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The Children's Book Council of Australia celebrates the best books written for teens and children each year. The awards are focused on Australian works published in the last 12 months and announced during Book Week. The Library will host a variety of activities ranging from author visits, literary lunches, quizzes to lunchtime activities
She said we didn't know what the world out there had become. We had been alone there so long on that tiny island, in that tiny church. But in the night, I couldn't bear it. My chest beat like wings. Identical twin sisters Summer and Winter live alone on a remote island, sheltered from a destroyed world. They survive on rations stockpiled by their father and spend their days deep in their mother's collection of classic literature--until a mysterious stranger upends their carefully constructed reality. At first, Edward is a welcome distraction. But who is he really, and why has he come? As love blooms and the world stops spinning, the secrets of the girls' past begin to unravel and escape is the only option. A sumptuously written novel of love and grief; of sisterly affection and the ultimate sacrifice; of technological progress and climate catastrophe; of an enigmatic bear and a talking whale--The End of the World Is Bigger than Loveis unlike anything you've read before.
When her mother dies, Dylan struggles to find her identity. An outback road-trip with her mum's grieving boyfriend sees an unlikely bond develop. But it won't last... Dylan dreams of sailing across the ocean to France with her mother. Paris, Dylan imagines, is a place where her black skin won't make her stand out, a place where she might feel she belongs. When she loses her mother in a freak accident, Dylan finds herself on a very different journey: a road trip across the Australian outback in the care of her mother's grieving boyfriend, Pat. As they pass through remote towns further and further from the water Dylan longs for, she and Pat form an unlikely bond: a bond that will be broken when Pat leaves Dylan with a family she has never known. Metal Fish, Falling Snow is about a young girl's search for an identity as she navigates unthinkable grief. A warm, funny, and original look at families lost and found, this Own Voices novel celebrates the resilience of the human heart and the meaning of home.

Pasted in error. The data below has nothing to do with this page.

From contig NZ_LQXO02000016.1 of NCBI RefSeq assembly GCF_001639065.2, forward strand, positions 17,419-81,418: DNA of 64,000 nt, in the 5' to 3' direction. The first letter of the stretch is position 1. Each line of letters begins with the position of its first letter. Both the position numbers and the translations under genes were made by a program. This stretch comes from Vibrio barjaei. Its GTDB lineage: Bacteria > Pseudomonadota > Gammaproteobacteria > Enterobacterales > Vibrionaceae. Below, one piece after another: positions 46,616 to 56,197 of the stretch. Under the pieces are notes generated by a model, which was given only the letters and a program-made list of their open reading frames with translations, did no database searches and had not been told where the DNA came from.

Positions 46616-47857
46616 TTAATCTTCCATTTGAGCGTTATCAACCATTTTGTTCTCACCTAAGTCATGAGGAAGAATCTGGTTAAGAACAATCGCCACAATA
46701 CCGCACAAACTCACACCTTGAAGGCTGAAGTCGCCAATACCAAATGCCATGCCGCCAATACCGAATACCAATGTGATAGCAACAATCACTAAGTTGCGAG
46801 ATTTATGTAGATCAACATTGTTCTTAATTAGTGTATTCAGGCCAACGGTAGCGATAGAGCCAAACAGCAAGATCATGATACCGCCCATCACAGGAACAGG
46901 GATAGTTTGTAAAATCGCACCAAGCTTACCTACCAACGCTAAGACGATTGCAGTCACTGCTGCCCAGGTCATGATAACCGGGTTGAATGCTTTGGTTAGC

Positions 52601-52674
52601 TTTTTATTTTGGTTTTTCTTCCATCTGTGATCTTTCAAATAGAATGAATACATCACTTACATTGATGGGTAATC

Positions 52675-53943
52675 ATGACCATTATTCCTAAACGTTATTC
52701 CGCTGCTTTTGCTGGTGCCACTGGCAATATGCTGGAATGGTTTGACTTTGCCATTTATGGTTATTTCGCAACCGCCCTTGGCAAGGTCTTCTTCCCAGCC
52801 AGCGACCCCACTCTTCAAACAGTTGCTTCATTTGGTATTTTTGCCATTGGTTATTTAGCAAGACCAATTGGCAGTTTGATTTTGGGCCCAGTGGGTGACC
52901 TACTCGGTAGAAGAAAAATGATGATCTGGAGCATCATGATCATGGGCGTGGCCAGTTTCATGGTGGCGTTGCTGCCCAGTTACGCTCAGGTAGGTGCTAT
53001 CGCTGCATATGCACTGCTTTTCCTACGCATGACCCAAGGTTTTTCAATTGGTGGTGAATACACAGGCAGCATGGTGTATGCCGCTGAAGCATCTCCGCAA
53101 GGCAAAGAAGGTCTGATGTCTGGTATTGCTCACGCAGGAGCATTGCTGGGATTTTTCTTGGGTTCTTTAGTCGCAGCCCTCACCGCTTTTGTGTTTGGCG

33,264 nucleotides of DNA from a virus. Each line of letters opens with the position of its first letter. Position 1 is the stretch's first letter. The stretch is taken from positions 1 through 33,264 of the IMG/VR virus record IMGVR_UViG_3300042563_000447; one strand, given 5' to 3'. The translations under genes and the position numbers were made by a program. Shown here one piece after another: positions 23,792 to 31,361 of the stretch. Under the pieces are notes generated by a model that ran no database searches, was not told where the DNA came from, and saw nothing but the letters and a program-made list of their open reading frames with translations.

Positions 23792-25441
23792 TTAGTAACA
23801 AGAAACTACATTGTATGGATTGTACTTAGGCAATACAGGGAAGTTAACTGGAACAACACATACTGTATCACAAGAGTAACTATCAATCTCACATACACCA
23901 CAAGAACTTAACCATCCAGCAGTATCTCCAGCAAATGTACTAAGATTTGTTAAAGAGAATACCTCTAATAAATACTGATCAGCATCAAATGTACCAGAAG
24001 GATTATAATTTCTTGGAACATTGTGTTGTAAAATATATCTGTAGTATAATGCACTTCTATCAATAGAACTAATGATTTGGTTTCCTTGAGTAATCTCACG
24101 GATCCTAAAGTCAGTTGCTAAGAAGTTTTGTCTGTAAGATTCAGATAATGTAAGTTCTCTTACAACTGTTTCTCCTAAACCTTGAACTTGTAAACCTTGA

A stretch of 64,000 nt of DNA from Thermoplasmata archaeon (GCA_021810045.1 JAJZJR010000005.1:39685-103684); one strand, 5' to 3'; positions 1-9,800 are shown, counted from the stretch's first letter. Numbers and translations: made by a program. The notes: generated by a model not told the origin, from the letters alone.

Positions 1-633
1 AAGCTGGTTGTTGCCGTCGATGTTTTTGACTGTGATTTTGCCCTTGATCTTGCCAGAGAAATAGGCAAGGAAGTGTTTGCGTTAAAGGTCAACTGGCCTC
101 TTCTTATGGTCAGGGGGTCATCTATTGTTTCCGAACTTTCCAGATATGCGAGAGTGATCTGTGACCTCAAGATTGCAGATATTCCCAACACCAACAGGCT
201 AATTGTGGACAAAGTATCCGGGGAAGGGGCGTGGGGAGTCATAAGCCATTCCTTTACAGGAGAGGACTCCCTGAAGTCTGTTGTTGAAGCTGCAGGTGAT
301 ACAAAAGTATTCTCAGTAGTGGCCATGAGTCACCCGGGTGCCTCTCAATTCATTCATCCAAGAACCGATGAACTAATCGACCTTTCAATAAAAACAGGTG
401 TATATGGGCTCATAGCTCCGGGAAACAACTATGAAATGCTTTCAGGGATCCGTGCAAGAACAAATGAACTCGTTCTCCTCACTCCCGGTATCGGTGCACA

Seventeen-year-old Anna is running into the night. Fleeing her boyfriend, her mother, and everything she has known.She is travelling into the country, to the land and the grandparents she has never met, looking for answers to questions that have never been asked. For every family has secrets. But some secrets - once laid bare - can never be forgiven.
A boy awakens in the Afterlife, with a pocketful of vague memories, a key, a raven, and a mysterious Atlas to guide him as he sets out to piece together the mystery of his final moments... Back on Earth, Twiggy is a street kid with a missing dad. But when he meets Flea, a cheerful pickpocket, the pair become fast friends, better even than blood family itself. Together, Twig and Flea raise themselves on the crime-ridden streets, taking what they need and giving the rest to the even-poorer. Life is good, as long as they have each other. But the all-powerful Boss who rules the streets has other plans. Loyalty will be tested, and a cruel twist of fate will lead to an act of ultimate betrayal that will tear the friends apart, forever?
Lissa is home on her own after school one afternoon when a stranger turns up on the doorstep carrying a baby. Reed is on the run - surely people are looking for him? He's trying to find out who he really is and thinks Lissa's mum might have some answers. But how could he be connected to Lissa's family - and why has he been left in charge of a baby? A baby who is sick, and getting sicker ... Reed's appearance stirs up untold histories in Lissa's family, and suddenly she is having to make sense of her past in a way she would never have imagined. Meanwhile, her brother is dealing with a devastating secret of his own. A beautiful and timely coming-of-age story about finding out who you are in the face of crisis and change. Praise for Jane Godwin: 'refreshingly unpredictable, bold and refuses to minimise the complex lives of [its] characters' - Saturday Age on As Happy as Here 'an empathetic exploration of family, friendship and how all our actions have consequences' - Readings Monthly 'gentle, well-written and thoroughly engaging' - Adelaide Advertiser , ,
At sixteen, neurodivergent Peta Lyre is the success story of social training. That is, until she finds herself on a school ski trip - and falling in love with the new girl. Peta will need to decide which rules to keep, and which rules to break…
'I'm Peta Lyre,' I mumble. Look people in the eye if you can, at least when you greet them. I try, but it's hard when she is smiling so big, and leaning in.
Peta Lyre is far from typical. The world she lives in isn't designed for the way her mind works, but when she follows her therapist's rules for 'normal' behaviour, she can almost fit in without attracting attention.
Video - CBCA Book of the Year Awards - Shortlist Announcement - 2021